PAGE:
Pregnancy Education

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SSWC providers are committed to patient education.  This website is a testament to that, but beyond the written word, we strive to verbally keep our patients informed of their options and encourage them to seek other sources of information on a topic if they wish.

We have numerous pamphlets on a wide variety of women's health issues and will be happy to provide you with educational material pertinent to your particular situation.

If you are an internet surfer, there are two sites we recommend for reliable information on topics concerning women's healthcare. The ACOG site has brochures available for viewing.

Ob Patients Education Info (FAQ):

For childbirth classes:  https://childbirthclassesofolympia.com/

For a list of common ailments in pregnancy and their recommended treatments, please click here.(pdf)

For information on substance use in pregnancy, please click here.

For information on vaccinations during pregnancy, please click here.

If you are Rh negative and want more information about how we protect you from becoming sensitized to an Rh positive baby, please click here.

For information about the blood test that screens for Open Spine Defects, Down's Syndrome and a Chromosomal Defect known as Trisomy 18, please click here.

For information about how we screen for Diabetes in Pregnancy, please click here.

To review our labor warnings please click here.(pdf)

For information about the Group B Strep Screen please click here.(pdf)

To print the Capital Medical Center pre-registration form please click here.(pdf)

For a list of local Pediatricians click here.

 

Safe Positioning for Skin to Skin Contact

Sudden Unexpected Postnatal Collapse

What is sudden unexpected postnatal collapse?
Sudden unexpected postnatal collapse (SUPC), also known as sudden unexpected infant death (SUID), is a term used to describe any sudden and unexpected death ocurring during infancy. SUPC is an emerging complication of skin-to-skin contact and breastfeeding in the first hours to days post-brith; 1/3 during the first two hours of life, 1/3 between 2-24 hours of life, and 1/3 between 1 and 7 days of life. It is a condition in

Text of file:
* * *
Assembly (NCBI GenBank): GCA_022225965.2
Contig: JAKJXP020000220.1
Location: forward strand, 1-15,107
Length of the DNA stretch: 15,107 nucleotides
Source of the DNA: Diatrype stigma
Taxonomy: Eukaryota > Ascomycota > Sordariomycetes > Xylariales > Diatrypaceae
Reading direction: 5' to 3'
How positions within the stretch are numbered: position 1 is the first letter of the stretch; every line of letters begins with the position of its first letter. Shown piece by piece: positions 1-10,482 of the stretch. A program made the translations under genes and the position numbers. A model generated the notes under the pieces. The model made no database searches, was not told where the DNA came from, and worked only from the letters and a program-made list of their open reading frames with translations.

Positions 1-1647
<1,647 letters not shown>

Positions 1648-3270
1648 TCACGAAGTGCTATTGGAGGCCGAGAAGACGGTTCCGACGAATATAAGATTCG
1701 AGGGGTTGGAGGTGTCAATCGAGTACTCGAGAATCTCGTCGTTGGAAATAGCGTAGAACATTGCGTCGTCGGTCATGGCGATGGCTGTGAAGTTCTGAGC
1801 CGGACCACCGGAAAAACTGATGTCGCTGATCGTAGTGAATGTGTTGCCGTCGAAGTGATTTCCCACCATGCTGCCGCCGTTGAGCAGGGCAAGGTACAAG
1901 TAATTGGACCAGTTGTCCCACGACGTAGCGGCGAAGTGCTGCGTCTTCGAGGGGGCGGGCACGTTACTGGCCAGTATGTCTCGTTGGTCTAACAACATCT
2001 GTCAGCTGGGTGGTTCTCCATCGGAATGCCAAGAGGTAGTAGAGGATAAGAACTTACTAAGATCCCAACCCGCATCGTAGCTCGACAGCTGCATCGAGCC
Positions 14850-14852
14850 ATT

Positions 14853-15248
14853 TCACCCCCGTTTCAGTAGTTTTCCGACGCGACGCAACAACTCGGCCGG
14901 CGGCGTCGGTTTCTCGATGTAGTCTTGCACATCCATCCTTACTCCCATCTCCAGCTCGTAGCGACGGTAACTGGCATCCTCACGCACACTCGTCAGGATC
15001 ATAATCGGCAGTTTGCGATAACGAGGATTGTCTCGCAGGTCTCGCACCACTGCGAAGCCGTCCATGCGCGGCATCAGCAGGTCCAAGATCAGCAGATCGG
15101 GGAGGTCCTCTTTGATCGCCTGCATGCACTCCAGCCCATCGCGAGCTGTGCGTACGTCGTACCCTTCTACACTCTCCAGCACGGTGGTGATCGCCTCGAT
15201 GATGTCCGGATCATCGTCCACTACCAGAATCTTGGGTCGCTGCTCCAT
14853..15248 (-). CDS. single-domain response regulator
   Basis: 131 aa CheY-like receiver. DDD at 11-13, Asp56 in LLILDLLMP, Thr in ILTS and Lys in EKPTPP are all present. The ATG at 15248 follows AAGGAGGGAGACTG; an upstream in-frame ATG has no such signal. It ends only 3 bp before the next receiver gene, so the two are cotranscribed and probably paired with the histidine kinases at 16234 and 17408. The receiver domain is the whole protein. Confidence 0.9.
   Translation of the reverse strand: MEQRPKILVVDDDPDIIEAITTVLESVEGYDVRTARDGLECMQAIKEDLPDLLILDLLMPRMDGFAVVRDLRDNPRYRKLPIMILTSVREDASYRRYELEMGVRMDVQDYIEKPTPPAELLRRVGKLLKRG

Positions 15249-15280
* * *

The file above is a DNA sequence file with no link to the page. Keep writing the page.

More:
which a previously, seemingly health infant unexpectedly stops breathing and often requires medical interventions. (Ludington-Hoe & Morgan, 2014). In 2017, 3,600 sudden unexpected infants deaths occured in the United States, 26% of which occurred due to accidental suffocation (Centers for Disease Control and Prevention, 2019).

What are the potential causes of SUPC?
According to the American Academy of Pediatrics, SUPC can be attributed to suffocation, asphyxia, entrapment, infection, ingestions, metabolic diseases, arrhythmia-associated cardiac channelopathies, and trauma (Moon, 2016).

In the hospital, potential causes usually relate to unattended breastfeeding directly after birth, improper skin-to-skin positioning, and a disregard for safe sleep practices (Ludington-Hoe & Morgan, 2014).

What can you do to decrease the risk of SUPC?
First and foremost, you and those holding your newborn should always practice safe sleep positioning (Ludington-Hoe & Morgan, 2014). This includes placing your baby on their back to sleep as soon as the adult holding your baby becomes sleepy. Your baby should always be placed on a firm mattress, free of extra objects and loose, heavy blankets. Bed-sharing, particularly in the hospital should only occur during feeds and your baby should be moved back to their own bed after the feed. Avoid alcohol and illicit drug use after birth and avoid exposing your baby to smoke (Moon, 2016).

Someone should always be awake and aware of your newborn when they're being held, particularly in the first few hours of life. If at any point your baby shows signs of distress like difficulty in breathing or turning blue or pale, please alert the hospital staff or call 911. If you have any other questions, feel free to ask your healthcare provider.

Moon, R. Y. (2016) SIDS and other sleep-related infant deaths: Updated 2016 recommendations for safe infant sleeping environment. Pediatrics, 138(5). Doi: 10.1542/peds.2016- 2938; Ludington-Hoe, S. M. & Morgan, K. (2014). Infant assessment and reduction of sudden unexpected postnatal collapse risk during skin-to skin contact. Newborn & Infant Nursing Reviews. Retrieved from http://dx.doi.org-10.1053/j.nainr.2013.12.009; Centers for Disease Control and Prevention. (2019). Sudden Unexpected Infant death and Sudden Infant Death Syndrome. National Vital Statistics System, Mortality Files.Retrieved from https://www.cdc.gov/sids/data.htm